The alliance’s Karen True spends a lot of her time doing what she calls “matchmaking” between business owners and prospective landlords in the neighborhood, and just getting parties on either side of that equation to imagine the possibilities.

When she started out two years ago, she got some flat-out rebuffs.

“I had some pretty blunt, ‘Never, ever would I come to Pioneer Square’ comments,” she says.

The neighborhood has taken more than its fair share of lumps over the years.

In the 1960s, urban planners wanted to bulldoze many of the district’s beautiful turn-of-the-century buildings to construct garages for office workers — that is until preservation-minded citizens and merchants took up the neighborhood’s cause.

The whole neighborhood burned to the ground in the Great Seattle Fire of 1889 but was quickly rebuilt.

This latest renaissance is also anything but random.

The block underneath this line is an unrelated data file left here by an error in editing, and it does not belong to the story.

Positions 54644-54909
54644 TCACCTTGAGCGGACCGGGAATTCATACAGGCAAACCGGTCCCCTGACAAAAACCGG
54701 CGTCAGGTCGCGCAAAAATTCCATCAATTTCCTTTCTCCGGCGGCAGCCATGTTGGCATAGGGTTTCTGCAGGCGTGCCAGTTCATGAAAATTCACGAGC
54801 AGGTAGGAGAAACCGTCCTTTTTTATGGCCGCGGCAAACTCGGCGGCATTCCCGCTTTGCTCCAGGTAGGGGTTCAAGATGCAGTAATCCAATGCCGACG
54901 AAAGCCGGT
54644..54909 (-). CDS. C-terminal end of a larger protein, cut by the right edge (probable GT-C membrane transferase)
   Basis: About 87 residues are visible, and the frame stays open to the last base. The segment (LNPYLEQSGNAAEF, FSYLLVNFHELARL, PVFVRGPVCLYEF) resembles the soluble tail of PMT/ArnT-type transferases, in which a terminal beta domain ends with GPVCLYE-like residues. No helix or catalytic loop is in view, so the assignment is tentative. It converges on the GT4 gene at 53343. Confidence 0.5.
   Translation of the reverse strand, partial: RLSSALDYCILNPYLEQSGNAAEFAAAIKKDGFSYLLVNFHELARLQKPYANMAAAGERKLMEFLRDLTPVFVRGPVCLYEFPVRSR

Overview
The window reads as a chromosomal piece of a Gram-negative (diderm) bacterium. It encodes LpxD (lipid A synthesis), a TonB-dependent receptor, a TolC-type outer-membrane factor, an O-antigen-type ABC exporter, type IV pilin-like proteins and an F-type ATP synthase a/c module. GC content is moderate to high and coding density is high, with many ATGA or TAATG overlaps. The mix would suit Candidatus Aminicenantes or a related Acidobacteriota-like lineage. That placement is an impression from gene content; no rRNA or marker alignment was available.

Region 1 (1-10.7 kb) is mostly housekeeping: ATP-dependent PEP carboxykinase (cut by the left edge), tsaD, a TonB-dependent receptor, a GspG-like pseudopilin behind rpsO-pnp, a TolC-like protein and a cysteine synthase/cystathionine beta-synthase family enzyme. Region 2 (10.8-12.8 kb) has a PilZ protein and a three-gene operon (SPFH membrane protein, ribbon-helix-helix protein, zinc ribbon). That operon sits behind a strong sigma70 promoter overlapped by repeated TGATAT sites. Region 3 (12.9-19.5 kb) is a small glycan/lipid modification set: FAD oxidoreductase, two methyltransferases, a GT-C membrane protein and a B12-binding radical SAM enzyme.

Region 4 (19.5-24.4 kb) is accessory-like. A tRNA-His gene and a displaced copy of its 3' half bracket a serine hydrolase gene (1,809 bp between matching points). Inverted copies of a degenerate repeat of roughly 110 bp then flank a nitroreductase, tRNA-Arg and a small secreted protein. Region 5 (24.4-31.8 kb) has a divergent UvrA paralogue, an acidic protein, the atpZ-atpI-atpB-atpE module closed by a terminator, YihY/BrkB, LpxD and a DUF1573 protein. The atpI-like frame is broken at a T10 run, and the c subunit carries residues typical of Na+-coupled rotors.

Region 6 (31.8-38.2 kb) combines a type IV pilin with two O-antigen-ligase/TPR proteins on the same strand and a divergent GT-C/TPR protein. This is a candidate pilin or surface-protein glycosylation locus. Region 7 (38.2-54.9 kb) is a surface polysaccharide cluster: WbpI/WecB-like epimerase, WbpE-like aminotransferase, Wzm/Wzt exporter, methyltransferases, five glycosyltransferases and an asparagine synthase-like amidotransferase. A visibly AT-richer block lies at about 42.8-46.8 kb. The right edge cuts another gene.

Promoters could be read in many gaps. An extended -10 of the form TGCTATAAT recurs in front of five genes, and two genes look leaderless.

“We’re trying to curate the neighborhood a little bit,” True says.

For instance, the alliance successfully campaigned to have the streetcar line extended down Jackson to a cobblestoned, pedestrian-friendly stretch of Occidental Avenue South, only a couple of blocks from what will be a made-over waterfront.

But the buzz generated by luminaries like Dillon deciding on their own to move in has no doubt been a huge factor.

People who practically laughed in True’s face two years ago are calling up and asking, “Hey, what’s going on down there?” she says with a grin.

As the most high-profile developer to take a chance on Pioneer Square, Daniels is almost giddy about working in the neighborhood with his partners, who include developer and arts patron Charlie Wright, whose father, Bagley, was one of the major investors who helped build the Space Needle at the opposite end of downtown.